A queen holds court

SINGAPORE - Martina Navratilova got her wish when she lugged two kilogrammes of mangosteen back to her hotel room on Thursday.

Sitting down with Singapore's tennis juniors and current and past players at the Singapore Sports Institute yesterday, the 57-year-old revealed she cannot get enough of the fruit.

"They're my favourite fruit, but you can't get them everywhere," said the legend.

"I discovered them about 20 years ago and every time I come to South-east Asia, I ask people to bring me mangosteens.

"At the hotel, they brought me just two, so I went out and bought some more."

Navratilova, one of the most dominant athletes in history across any sport, yearns to see the sport she ruled from the 1970s to the '80s embrace finesse once more.

When asked if there was anything about modern tennis that she did not fancy, she said: "It's not a dislike, it's just the way the game is now, both the men and women.

"They're hitting the ball harder and there's less variety. You don't see players going to the net and setting up the shots and the rallies the way we had to.

"It was more like a chess game when I was playing.

"Nowadays, power talks. The players are stronger and faster. But the variety is missing. Everybody can put pace on the ball, very few can take pace off it. The finesse is what I miss."

The 18-time singles Grand Slam winner named her favourites for the US Open, which will begin in New York on Aug 25.

Dark Horse

"(Jo-Wilfried) Tsonga played great in (the Rogers Cup in) Toronto, but it's hard to pick him as a Grand Slam winner because he's never done it before, but he's certainly a dark horse," she said.

"Roger Federer is playing well too, but it's hard to go against Novak Djokovic.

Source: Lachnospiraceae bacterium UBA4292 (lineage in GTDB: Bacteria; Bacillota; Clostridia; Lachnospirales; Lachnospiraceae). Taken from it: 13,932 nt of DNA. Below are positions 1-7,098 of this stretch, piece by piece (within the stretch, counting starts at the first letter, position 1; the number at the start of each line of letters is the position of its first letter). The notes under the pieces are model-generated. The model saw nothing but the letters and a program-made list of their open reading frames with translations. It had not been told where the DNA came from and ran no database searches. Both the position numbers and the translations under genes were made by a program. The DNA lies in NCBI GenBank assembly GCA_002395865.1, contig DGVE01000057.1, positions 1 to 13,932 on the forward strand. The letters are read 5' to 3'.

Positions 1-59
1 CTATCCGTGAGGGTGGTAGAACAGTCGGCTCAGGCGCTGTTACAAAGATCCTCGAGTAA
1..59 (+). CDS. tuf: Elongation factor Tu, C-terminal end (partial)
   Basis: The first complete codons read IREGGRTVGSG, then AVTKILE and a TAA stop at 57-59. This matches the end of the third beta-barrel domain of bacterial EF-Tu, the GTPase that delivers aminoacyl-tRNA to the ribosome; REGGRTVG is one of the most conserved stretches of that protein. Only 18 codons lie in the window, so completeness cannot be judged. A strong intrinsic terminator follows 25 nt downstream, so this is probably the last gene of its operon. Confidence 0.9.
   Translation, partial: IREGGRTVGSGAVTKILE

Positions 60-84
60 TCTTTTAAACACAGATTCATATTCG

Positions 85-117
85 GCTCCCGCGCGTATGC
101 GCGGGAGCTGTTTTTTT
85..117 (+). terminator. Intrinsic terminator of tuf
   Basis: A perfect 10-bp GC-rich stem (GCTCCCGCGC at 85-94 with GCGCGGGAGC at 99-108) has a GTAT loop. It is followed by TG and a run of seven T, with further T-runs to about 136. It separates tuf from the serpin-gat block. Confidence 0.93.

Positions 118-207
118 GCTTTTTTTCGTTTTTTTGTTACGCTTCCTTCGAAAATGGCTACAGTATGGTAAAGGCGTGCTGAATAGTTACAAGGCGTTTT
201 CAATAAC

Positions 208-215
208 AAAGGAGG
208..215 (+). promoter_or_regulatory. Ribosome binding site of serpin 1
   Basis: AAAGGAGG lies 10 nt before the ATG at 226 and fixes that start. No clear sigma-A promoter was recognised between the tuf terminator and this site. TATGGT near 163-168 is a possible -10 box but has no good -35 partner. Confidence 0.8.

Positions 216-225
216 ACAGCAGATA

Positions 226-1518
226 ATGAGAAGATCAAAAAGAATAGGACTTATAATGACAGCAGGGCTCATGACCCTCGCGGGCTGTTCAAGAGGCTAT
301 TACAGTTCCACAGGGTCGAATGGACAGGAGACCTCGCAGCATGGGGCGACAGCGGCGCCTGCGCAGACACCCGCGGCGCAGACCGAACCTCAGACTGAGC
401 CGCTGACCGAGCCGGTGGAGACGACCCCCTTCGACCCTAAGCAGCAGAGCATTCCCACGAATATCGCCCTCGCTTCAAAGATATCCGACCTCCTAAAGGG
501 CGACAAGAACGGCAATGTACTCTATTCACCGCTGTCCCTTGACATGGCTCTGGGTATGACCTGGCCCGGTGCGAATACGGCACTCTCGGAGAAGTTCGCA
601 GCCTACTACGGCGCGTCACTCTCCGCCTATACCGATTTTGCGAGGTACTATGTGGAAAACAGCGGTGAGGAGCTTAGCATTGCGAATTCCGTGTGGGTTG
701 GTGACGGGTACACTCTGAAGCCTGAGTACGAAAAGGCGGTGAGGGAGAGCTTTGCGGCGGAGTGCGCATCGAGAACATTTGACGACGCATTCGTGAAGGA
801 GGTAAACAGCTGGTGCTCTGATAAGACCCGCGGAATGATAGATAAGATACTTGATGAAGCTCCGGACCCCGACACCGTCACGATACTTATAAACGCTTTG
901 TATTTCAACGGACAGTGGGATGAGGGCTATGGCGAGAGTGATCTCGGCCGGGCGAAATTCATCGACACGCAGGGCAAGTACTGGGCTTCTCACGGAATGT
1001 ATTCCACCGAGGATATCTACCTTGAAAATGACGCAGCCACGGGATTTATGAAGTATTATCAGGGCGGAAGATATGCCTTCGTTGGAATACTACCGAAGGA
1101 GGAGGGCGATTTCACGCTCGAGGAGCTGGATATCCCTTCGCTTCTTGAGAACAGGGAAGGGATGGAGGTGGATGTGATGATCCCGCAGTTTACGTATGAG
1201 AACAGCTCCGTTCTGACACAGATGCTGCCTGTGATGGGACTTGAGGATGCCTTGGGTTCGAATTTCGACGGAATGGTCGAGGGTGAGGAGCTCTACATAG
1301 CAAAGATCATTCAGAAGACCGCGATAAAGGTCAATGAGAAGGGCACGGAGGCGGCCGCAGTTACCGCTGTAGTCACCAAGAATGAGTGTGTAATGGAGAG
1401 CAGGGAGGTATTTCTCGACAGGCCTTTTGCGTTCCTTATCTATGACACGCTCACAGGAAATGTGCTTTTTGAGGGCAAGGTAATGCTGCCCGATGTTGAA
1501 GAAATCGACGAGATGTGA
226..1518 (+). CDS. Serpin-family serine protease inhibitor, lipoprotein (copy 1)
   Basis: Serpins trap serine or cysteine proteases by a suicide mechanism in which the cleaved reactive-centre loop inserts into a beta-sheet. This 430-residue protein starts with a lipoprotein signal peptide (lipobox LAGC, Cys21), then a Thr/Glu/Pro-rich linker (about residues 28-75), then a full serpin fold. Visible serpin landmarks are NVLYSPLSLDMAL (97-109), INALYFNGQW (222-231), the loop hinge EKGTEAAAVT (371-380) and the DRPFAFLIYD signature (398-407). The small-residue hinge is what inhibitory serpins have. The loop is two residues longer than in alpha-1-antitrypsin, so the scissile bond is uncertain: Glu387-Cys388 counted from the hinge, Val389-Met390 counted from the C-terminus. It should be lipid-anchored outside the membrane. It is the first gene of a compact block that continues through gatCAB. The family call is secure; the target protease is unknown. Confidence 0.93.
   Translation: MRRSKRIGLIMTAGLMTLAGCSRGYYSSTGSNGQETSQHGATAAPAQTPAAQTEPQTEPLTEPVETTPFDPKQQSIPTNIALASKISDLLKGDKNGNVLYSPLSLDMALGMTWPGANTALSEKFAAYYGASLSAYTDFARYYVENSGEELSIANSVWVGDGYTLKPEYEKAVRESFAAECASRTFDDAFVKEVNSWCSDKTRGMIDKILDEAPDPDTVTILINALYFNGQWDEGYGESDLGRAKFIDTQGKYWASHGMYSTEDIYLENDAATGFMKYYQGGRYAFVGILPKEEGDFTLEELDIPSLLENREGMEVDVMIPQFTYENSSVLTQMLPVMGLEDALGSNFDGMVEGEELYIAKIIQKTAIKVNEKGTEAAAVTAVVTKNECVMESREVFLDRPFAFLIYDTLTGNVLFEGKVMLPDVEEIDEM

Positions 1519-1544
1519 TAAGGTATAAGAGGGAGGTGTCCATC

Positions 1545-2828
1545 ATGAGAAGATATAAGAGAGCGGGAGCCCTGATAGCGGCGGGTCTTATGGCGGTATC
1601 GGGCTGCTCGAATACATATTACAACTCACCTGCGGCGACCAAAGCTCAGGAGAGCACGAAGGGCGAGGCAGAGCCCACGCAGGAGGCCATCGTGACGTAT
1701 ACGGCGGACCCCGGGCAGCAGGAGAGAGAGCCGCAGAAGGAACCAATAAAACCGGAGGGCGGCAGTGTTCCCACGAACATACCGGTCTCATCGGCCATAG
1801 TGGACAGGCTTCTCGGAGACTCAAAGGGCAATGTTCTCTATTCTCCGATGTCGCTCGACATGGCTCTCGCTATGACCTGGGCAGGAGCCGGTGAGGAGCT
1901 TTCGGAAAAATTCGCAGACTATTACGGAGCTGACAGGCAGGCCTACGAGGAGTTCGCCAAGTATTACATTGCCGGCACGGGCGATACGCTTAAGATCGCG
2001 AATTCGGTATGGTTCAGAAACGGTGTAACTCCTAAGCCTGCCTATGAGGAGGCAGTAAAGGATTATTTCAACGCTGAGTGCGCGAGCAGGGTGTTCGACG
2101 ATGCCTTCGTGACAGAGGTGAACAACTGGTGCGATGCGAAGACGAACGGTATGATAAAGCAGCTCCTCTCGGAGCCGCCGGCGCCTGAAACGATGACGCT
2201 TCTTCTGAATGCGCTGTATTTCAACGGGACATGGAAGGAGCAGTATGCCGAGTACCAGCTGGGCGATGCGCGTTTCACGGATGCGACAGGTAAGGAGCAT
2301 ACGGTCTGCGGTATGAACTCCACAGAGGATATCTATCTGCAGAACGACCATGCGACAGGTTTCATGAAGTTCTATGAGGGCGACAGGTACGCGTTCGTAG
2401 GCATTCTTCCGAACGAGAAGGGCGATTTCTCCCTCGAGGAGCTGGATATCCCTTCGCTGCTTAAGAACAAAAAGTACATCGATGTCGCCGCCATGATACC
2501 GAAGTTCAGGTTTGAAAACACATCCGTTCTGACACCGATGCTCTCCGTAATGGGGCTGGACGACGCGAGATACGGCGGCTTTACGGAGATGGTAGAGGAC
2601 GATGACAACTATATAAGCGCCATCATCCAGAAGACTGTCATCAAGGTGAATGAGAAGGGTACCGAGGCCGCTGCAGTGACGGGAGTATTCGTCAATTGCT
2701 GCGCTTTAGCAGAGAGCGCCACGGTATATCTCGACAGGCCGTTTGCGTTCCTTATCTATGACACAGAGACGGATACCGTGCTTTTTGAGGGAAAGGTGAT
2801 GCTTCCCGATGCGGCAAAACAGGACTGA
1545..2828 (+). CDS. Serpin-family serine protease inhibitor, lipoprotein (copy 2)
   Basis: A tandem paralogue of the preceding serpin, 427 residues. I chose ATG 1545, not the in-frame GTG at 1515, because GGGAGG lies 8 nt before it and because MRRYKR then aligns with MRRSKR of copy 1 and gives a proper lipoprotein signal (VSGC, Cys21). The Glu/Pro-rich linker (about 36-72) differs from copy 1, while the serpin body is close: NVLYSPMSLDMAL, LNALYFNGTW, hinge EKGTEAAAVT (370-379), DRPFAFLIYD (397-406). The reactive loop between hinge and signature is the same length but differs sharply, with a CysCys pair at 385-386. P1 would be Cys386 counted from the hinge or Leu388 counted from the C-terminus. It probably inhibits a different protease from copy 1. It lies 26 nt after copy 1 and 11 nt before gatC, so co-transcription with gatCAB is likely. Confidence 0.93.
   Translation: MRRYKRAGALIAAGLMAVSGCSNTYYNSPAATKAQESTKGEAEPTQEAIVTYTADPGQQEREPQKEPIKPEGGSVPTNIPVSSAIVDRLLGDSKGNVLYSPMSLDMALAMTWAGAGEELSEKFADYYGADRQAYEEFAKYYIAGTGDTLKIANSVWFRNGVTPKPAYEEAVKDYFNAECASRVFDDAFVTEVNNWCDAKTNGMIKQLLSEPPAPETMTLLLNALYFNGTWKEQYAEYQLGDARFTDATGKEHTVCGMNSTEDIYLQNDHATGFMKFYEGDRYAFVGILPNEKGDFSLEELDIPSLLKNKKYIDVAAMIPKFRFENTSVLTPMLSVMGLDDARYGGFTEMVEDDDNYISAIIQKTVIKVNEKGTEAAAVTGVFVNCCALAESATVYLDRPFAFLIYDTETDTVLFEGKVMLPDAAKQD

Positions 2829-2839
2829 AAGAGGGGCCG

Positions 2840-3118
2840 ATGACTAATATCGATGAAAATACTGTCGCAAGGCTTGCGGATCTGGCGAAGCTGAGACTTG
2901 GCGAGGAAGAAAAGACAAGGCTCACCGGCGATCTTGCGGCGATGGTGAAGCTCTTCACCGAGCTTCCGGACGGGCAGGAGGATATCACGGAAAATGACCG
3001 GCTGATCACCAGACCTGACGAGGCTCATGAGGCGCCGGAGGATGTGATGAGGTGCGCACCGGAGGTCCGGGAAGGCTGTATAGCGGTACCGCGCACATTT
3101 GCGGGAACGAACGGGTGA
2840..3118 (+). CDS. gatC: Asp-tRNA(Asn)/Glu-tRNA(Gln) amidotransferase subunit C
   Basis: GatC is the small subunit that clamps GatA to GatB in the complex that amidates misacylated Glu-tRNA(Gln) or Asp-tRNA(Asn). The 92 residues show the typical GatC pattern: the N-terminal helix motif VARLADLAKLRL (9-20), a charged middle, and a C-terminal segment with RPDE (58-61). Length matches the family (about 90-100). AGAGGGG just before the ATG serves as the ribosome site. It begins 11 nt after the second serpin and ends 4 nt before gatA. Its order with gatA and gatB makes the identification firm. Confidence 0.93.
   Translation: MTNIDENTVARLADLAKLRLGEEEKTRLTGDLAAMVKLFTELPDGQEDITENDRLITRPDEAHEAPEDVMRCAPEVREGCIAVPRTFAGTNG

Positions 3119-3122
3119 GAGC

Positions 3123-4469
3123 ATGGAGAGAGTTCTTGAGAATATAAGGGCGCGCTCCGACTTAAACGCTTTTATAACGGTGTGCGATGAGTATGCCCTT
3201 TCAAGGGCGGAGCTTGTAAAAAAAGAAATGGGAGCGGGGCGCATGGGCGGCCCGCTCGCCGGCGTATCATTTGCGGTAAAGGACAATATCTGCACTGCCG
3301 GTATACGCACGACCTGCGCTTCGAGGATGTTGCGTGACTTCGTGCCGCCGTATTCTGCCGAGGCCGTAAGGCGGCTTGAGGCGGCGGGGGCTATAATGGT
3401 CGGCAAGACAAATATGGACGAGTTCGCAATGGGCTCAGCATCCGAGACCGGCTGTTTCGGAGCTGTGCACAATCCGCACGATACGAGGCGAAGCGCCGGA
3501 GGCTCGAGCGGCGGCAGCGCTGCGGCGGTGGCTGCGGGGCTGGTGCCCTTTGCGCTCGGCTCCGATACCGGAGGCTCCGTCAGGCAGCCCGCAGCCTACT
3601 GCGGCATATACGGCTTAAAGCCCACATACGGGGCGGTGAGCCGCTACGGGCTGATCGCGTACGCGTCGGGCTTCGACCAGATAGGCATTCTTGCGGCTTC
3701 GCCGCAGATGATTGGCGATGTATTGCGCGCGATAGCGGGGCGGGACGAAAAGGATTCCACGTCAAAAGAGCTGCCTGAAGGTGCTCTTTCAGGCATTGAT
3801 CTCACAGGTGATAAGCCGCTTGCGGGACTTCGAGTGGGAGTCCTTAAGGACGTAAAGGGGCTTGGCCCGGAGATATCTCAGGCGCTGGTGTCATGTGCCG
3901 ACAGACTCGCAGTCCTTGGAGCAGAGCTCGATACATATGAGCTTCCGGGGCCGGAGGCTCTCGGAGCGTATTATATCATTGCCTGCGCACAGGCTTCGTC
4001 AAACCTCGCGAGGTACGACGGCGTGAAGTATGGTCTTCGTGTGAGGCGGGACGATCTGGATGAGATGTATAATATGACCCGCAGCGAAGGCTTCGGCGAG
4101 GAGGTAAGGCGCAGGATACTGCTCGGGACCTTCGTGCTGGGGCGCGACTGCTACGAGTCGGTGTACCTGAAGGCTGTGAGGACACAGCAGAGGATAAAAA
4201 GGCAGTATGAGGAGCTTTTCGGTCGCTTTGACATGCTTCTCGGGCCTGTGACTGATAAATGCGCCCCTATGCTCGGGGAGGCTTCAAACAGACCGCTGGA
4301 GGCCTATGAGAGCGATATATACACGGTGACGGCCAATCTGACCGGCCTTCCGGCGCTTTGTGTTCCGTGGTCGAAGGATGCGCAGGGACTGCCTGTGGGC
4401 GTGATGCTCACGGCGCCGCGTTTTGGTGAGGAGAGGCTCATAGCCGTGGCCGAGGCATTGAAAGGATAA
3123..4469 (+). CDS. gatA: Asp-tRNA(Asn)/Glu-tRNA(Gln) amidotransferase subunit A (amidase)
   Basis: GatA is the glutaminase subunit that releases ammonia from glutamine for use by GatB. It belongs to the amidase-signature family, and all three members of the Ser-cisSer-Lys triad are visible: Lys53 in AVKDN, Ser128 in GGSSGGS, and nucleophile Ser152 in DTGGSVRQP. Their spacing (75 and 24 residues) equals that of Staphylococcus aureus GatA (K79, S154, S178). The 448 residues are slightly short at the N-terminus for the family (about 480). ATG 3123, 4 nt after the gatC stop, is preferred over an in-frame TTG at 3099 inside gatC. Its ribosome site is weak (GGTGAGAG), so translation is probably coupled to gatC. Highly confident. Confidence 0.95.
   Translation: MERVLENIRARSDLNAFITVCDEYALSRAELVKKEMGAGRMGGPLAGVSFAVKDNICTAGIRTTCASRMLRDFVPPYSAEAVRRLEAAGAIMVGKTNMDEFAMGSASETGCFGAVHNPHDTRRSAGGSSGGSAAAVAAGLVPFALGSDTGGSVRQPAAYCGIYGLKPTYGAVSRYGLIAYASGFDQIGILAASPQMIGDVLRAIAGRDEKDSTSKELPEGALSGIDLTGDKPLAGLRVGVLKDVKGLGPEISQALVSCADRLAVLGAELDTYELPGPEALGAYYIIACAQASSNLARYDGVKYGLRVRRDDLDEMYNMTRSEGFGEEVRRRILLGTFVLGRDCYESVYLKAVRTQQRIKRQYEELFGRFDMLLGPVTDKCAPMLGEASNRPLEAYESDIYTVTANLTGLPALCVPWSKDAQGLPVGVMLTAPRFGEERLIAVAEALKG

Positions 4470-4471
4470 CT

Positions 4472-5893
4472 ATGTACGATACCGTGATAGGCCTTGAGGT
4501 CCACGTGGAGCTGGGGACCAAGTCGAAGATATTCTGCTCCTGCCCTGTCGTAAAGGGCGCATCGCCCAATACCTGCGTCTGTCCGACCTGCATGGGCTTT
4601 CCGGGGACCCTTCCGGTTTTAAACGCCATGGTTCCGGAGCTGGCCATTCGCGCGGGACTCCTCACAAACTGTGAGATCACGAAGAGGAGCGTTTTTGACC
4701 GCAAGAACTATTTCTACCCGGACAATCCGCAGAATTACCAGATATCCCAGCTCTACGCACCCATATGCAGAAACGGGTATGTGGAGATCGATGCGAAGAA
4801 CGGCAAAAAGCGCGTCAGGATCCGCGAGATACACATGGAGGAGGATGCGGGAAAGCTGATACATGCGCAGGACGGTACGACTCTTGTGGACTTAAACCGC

"He's just so fast, so solid and he'll be very motivated to do well there. He'll be focused too, particularly after winning Wimbledon this summer.

"On the women's side, it'd be a good way for Serena (Williams) to salvage what has been a very disappointing year for her.

"We'll see how she's holding up, but I think she's using the summer to get her tennis together.

"So she has to be a favourite. She's the defending champion too, so she'll be hard to beat."

Navratilova was in chirpy mood during the 45-minute session with a 50-strong crowd, raising much laughter when she was asked what has changed about Singapore since she was last here.

"I see you've added a few kilometres of land," she answered.

"There used to be a beach near the Raffles Hotel, now there are buildings.

"It's amazing what you've done with the city and what I really like is the combination of the old and new."

She spoke on a variety of topics, including how she first picked up tennis, her love for the sport - "how can I get bored when the ball never comes back over the net the same way twice?" - and how Singapore can go about producing a world-class talent.

"It takes time, it takes numbers - you've got to get kids playing - and the right coaching, because it doesn't matter how big (a country) you might be, if you don't get the right guidance, it's not going to happen for you."

Navratilova also spoke passionately when giving advice to the youngsters in the crowd, preaching the importance of letting the body recover after training and how vital the right attitude and work ethic are in getting to the top.

BNP Paribas Finals

After her week-long stay here, Navratilova will be back in October when she plays in the 2014 BNP Paribas WTA Finals Singapore presented by SC Global.

The tournament, which features the top-eight women's singles players in the world rankings and the top-eight doubles pairs, will be held at the Singapore Indoor Stadium from Oct 17 to 26.

Navratilova said: "Asian tennis is growing - Li Na has had a big hand in that, being the first Asian player to win a Grand Slam - and now we have these Championships in Singapore.

"It's great that it (the deal) is for five years, so it really has a chance to get established here and, hopefully, it'll grow the sport some more.

"The thing about tennis now and 20 years ago is that it's much more international, and it's great it's much more diversified.

"It makes sense that, tennis being that much more international, comes to an international place like Singapore."


This article was first published on MONTH DAY, 2014.
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